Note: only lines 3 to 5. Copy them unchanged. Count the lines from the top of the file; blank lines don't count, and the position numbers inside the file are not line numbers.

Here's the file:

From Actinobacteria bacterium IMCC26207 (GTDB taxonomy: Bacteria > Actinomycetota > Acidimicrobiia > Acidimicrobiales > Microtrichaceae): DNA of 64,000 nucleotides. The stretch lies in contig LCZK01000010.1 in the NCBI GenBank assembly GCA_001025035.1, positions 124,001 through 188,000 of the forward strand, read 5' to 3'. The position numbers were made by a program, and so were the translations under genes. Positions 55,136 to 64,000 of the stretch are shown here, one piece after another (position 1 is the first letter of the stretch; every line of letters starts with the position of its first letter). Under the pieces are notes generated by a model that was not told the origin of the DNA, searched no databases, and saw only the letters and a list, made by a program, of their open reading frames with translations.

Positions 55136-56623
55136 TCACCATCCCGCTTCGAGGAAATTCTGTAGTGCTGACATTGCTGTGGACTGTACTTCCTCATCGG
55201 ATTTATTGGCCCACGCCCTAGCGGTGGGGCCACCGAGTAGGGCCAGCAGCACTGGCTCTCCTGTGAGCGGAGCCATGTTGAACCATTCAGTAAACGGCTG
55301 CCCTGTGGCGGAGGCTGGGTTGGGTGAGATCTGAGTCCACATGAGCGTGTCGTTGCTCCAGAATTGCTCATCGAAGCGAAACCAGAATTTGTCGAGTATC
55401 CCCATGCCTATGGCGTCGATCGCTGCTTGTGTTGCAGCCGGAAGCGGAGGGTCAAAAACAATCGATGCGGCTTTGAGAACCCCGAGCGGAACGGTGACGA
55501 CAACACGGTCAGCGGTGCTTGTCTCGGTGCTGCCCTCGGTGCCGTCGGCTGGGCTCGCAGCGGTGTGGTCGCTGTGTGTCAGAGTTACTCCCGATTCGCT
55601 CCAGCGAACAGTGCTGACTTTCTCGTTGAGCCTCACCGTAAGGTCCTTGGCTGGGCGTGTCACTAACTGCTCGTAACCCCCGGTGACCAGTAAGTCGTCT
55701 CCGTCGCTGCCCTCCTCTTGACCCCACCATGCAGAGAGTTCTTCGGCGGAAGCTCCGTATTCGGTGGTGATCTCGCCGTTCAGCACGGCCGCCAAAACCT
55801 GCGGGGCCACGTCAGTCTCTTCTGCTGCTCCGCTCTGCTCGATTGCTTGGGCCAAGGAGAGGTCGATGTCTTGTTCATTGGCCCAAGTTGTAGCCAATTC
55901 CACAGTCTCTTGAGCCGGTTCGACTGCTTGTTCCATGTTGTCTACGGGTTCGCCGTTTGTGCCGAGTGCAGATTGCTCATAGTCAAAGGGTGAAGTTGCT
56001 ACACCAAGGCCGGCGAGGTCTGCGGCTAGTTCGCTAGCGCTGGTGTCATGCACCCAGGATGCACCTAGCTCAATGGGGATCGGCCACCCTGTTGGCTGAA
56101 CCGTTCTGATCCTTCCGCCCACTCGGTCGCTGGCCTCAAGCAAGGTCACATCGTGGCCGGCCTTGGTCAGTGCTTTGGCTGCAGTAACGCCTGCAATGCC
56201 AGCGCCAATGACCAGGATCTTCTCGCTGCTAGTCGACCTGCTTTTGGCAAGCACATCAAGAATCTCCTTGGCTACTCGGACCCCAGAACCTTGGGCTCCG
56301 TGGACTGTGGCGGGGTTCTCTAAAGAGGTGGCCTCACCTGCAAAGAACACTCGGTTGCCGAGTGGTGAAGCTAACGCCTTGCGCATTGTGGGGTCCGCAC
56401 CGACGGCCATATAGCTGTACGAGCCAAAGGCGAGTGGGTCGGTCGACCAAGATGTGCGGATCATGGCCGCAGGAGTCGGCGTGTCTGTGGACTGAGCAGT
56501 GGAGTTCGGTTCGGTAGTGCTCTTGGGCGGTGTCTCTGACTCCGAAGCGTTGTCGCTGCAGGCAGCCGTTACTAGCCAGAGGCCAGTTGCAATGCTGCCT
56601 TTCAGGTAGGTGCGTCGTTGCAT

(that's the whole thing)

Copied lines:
55136 TCACCATCCCGCTTCGAGGAAATTCTGTAGTGCTGACATTGCTGTGGACTGTACTTCCTCATCGG
55201 ATTTATTGGCCCACGCCCTAGCGGTGGGGCCACCGAGTAGGGCCAGCAGCACTGGCTCTCCTGTGAGCGGAGCCATGTTGAACCATTCAGTAAACGGCTG
55301 CCCTGTGGCGGAGGCTGGGTTGGGTGAGATCTGAGTCCACATGAGCGTGTCGTTGCTCCAGAATTGCTCATCGAAGCGAAACCAGAATTTGTCGAGTATC